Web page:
HE did the suffering. There is nothing more we need to do to be saved, least of all try to suffer enough to be "good enough" to earn God's love or His promises for this life.

Jesus is God manifested in the flesh, the visible representation of the invisible God. To know God's will is to look at Jesus and His ministry on earth. Was there even ONE instance in the Bible when someone asked Jesus for healing or forgiveness where He said, "Well, now, I gave that leprosy to you, lad, and I think it will help you develop patience and gratitude, so I'd like you to live with it for awhile. I'll consider healing you in a few years."

We see NO case studies in the gospels for Jesus wanting anything other than total healing and deliverance from evil and sin and lack. He pointed everyone toward abundant life through His miracles.

Further, Jesus, when He taught His disciples how to pray, giving them The Lord's Prayer, included a sentence that most people say mechanically, giving no thought to its profound truth. Jesus told them to pray, "THY WILL BE DONE ON EARTH AS IT IS IN HEAVEN."

Oh. My. Goodness.

Jesus tells us that whatever God's will is in heaven, we are to claim it and call it down into our lives here on earth. Do you sense the import of that phrase? The amazing opportunity and blessing it really is? 

There is no cancer in heaven. Therefore cancer is not God's will. So I have claimed God's will for me here on earth is NOT to have cancer. And while I await the manifestation of that truth to the human eye through tests, I do not doubt for one second that it is truth. There is no stage 4 lung cancer in heaven. I refuse it here on earth.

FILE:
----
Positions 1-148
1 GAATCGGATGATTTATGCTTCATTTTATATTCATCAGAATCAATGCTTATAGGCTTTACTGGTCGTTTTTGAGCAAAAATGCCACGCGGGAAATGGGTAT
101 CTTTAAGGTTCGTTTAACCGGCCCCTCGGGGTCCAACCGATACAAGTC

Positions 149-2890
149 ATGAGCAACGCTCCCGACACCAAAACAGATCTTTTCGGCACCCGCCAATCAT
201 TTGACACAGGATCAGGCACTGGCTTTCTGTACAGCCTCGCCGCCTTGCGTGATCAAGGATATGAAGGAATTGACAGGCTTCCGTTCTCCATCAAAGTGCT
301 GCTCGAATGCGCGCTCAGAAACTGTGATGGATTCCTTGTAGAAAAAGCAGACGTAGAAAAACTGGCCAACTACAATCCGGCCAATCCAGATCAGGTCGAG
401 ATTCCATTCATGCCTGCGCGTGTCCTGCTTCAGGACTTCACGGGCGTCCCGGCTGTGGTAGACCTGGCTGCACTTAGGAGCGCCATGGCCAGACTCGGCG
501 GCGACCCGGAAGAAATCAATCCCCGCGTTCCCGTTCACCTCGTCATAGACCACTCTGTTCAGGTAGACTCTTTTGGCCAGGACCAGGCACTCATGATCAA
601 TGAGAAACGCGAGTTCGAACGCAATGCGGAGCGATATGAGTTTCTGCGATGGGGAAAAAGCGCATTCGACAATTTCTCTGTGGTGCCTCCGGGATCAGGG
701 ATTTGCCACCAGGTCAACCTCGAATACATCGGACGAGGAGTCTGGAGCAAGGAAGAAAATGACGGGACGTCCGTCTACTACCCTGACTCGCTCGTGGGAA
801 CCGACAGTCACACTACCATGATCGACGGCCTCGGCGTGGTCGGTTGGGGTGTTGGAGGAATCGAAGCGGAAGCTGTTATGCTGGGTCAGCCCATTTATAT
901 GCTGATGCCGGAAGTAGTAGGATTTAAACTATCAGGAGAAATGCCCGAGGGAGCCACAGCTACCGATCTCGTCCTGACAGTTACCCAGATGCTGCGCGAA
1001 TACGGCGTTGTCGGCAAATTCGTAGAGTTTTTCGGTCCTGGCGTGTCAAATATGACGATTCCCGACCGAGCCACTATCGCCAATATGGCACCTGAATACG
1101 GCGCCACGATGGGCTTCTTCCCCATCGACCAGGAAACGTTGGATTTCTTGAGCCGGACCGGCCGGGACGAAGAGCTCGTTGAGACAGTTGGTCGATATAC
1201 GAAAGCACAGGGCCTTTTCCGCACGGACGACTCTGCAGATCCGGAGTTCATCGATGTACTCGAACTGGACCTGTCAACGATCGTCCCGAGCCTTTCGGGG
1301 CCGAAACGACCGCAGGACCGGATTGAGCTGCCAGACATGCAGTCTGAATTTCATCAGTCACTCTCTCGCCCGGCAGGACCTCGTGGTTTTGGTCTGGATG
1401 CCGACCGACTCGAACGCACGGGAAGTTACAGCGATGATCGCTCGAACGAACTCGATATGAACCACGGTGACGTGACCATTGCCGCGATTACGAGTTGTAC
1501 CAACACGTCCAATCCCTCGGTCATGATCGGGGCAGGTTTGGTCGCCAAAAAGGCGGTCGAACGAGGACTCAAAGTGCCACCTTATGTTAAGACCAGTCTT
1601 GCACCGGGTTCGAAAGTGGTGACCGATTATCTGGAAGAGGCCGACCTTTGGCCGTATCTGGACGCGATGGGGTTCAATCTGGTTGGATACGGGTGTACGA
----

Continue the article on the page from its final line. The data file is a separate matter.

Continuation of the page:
There is no poverty in heaven. There is no anger, sadness, pain, sin, disease, marital problems, alcoholism, defeat, worry, doubt, or obstacles in heaven. None of these are God's will for us. Heaven is full of joy, health, victory, deliverance, love, and confidence. 

God dares us to take Him at His word. Pray, Jesus says, like this: Lord, you send me Your divine will for my life in heaven right down here to earth. I receive all you have for me in heaven to be mine here in this life on earth. 

Do you realize what a bold, amazing prayer that is?

That will is abundance. It is NOT pain and heartache. His will has never and will never be to infuse His kids with dysfunction and grief and fear and strife. That is Satan's realm.

I have put my stake in the spiritual land that I have discovered, and Satan can take lots of licks at me, but he cannot steal my land. I know who sends evil and sickness and sin and heartache. And I know Who the Healer and Comforter and Redeemer is. I know if the devil sends suffering my way that I have all power over all his power in Jesus' name because of Christ's victory over him. (Luke 10:19) And I know that my God wants my life to be one of blessing and health and joy and freedom, and nothing less. 

I thank God for showing me the Truth. 

And the Truth has set me free.

Thursday, May 23, 2013


I am home for a few days, trying to reorganize my life before heading back to the lake. I had 3 boxes of things from my folks' move that I had to unpack and put somewhere, and in the process, found myself wanting to whittle down some of my own stuff, so I have piles everywhere. Back to the cabin. Find a place for. Goodwill. Downstairs storage. Sell on ebay next fall. You get the picture. It's a mess around here. Add to that, half my dining room is full of our major packing for the summer. I scrubbed down the lawn chairs today so I could escape outside where everything is neat.